Atoka is a city in and the county seat of Atoka County, Oklahoma, United States. The population was 3,107 at the 2010 census, an increase of 4.0 percent from the figure of 2,988 in 2000. As of 2021, the population has grown to 3,188.
The city was settled by the Choctaw and named in 1867 by a Baptist missionary for Chief Atoka, whose name means "ball ground" in English.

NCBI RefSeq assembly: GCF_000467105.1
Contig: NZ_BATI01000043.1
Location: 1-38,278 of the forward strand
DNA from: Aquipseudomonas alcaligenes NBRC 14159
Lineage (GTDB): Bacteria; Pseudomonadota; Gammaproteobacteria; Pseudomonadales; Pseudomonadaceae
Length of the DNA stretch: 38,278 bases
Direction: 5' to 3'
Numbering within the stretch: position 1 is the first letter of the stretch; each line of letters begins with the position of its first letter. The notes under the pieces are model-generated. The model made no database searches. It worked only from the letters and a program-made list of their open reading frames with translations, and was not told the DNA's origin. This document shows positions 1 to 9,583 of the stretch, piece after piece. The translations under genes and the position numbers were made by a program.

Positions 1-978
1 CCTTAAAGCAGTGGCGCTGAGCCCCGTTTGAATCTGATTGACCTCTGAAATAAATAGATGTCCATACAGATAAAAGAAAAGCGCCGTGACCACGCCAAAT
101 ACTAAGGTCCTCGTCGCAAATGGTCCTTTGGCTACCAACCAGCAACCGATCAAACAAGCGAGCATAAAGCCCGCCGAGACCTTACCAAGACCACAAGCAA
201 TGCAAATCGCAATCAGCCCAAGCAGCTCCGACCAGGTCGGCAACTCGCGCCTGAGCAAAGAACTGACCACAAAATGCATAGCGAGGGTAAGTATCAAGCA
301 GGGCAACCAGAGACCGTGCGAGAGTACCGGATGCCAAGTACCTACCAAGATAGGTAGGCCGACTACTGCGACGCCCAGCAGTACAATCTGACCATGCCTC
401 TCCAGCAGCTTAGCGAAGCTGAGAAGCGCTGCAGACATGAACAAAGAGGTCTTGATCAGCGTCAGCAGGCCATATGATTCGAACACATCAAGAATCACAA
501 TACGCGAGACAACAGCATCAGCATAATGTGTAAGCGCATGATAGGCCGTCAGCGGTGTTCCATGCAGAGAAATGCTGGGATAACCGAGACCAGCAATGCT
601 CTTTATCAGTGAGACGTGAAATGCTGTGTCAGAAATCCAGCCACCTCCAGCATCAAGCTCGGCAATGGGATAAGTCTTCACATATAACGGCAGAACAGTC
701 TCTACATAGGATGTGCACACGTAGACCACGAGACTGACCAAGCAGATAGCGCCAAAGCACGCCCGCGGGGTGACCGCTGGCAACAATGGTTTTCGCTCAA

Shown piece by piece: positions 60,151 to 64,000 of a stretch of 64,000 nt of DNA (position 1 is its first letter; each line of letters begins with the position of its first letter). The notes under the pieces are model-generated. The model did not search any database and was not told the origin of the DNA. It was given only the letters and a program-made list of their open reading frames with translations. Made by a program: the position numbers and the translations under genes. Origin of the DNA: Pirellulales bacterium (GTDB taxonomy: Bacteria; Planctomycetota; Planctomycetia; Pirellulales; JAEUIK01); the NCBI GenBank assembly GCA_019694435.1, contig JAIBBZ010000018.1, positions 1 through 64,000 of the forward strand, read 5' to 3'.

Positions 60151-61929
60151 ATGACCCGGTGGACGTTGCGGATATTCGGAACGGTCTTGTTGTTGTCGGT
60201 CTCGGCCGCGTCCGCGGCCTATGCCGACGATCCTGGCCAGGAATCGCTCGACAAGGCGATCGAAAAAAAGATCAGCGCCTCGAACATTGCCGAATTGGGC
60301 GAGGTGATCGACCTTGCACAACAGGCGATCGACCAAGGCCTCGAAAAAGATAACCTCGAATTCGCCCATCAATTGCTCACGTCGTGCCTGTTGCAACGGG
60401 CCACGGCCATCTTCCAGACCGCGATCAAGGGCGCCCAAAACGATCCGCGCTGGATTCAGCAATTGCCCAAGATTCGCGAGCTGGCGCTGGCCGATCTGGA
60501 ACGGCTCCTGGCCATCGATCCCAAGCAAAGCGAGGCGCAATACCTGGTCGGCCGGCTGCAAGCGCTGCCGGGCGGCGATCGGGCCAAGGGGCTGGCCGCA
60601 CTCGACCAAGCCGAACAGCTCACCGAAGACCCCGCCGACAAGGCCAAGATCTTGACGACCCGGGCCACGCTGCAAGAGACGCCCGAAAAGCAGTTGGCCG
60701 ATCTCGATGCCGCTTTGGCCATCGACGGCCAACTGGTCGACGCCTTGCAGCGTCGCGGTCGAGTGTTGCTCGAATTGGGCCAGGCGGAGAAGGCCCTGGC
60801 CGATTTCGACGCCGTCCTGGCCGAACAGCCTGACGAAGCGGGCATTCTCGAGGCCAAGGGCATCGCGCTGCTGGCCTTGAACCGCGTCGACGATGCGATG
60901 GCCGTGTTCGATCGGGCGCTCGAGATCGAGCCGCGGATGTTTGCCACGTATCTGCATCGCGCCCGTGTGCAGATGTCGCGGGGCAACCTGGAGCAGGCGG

Atoka was founded by the Choctaw Indians in the 1850s, and named for Captain Atoka, a leader of the Choctaw Nation and the signatory of the Treaty of Dancing Rabbit Creek, which began the process of re-locating the Choctaw people from Mississippi to Oklahoma in 1830. The name "Atoka" is derived from the Choctaw word hitoka (or hetoka), which means "ball ground" in English. He is believed to be buried near the town of Farris. Atoka is the site of the oldest Catholic parish in the Indian Territory, the oldest chapter of the Freemasons in Oklahoma, and the oldest chapter of the Order of the Eastern Sta